According to the researchers, these concepts could be applied to addressing problems of load balancing and message routing in telecommunications networks. They developed “electronic ants” with the ability to deposit “electronic pheromones” while moving along a telecom network. A major problem of telecom networks is the overcrowding of calls on a particular node. This could lead to loss of calls, that is, failure to get connected. Ants quickly respond to difficult situations — by adjusting the pheromone secretion, they can change their route as and when required. The objective of the artificial ants is the same — they would be able to select the appropriate nodes so there wouldn’t be overcrowding anywhere.
The collective problem-solving capability of ants is described as “Swarm Intelligence (SI),” a term coined by computer engineers G. Beni and J. Wang in 1989. A typical SI system is composed of a population of agents interacting locally with one another and their environment. Despite the absence of a central coordinating structure, the local interactions help the emergence of quick and advantageous behaviours for all the members. In the living world, SI is observed in ants, honey bees, wasps, termites, flocking birds and schooling fishes. The weaknesses of the individual brains are compensated for and this adds greatly to the survival of these lower organisms. In the case of ants, the added advantage is called “Colony Optimisation”.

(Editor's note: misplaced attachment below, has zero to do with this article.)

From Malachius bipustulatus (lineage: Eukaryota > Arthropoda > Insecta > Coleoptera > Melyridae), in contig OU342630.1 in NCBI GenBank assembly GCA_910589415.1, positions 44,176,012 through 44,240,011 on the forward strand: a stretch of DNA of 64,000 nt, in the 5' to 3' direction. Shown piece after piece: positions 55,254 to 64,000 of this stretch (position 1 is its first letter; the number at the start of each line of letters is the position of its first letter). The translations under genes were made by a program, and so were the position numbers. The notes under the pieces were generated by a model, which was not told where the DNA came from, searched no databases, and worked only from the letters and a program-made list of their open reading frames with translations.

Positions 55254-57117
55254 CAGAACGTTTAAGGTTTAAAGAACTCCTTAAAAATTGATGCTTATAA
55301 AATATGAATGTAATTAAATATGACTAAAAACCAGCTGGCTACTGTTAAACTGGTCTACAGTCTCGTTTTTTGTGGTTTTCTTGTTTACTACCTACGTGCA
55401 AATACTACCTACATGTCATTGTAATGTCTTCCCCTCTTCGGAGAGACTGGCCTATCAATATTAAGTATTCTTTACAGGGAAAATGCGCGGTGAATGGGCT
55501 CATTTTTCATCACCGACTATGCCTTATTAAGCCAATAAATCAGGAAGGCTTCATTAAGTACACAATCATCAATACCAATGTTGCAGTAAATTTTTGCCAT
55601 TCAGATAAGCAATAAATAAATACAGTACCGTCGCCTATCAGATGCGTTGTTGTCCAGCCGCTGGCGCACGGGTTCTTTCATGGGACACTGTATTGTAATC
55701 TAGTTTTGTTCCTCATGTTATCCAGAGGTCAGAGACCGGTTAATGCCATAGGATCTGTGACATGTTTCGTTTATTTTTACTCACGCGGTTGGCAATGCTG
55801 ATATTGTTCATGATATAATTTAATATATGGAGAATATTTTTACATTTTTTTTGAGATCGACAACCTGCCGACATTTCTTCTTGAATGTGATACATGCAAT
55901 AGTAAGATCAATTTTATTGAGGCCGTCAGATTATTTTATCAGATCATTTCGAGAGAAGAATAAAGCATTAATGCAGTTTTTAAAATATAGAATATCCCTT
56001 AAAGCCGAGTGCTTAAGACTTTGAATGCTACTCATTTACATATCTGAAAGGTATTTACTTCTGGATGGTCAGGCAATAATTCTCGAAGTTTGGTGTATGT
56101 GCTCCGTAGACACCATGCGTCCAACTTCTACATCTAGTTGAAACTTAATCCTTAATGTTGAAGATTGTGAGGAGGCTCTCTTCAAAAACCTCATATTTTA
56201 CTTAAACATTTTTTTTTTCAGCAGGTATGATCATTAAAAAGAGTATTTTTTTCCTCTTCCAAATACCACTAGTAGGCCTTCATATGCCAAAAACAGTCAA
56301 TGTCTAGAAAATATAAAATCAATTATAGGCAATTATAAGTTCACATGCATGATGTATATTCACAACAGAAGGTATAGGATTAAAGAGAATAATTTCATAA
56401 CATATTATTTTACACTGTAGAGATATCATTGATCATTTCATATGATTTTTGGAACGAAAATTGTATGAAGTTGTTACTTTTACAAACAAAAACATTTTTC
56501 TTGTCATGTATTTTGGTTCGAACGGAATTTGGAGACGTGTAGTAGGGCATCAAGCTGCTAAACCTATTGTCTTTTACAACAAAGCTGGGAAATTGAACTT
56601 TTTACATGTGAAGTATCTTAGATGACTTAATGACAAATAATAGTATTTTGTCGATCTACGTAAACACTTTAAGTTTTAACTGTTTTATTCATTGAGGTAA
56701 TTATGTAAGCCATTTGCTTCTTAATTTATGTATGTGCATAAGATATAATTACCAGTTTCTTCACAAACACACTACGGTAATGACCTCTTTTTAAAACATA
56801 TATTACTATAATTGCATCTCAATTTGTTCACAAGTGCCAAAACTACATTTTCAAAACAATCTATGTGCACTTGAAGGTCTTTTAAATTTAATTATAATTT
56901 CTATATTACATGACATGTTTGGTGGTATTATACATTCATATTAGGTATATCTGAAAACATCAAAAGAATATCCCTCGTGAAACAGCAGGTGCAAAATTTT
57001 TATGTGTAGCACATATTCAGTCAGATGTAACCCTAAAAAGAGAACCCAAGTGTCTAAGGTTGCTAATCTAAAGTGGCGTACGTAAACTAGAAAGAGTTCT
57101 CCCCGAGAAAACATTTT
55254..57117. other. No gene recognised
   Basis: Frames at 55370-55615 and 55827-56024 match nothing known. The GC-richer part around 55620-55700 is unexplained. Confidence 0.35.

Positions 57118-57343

The biological agents in an SI system could be replaced with artificial agents, like the “electronic ants” mentioned earlier. This would be in the realm of Artificial Intelligence. Now SI, especially that of ants, is very much a part of Artificial Intelligence. In recent years SI, especially Ant Colony Optimisation, has been eliciting tremendous interest from electronic and IT researchers. In 1984, an international workshop on Ant Colony Optimisation and Swarm Intelligence was held at Brussels, Belgium. The workshop discussed various aspects of SI, like models that can stimulate new algorithmic approaches, empirical and theoretical research in ant colony optimisation and SI, application of ant colony optimisation and SI methods to real world problems and also swarm robotics. Very recently, in July 2006, a special session on SI was held in connection with the Congress on Evolutionary Computation held at Vancouver, Canada.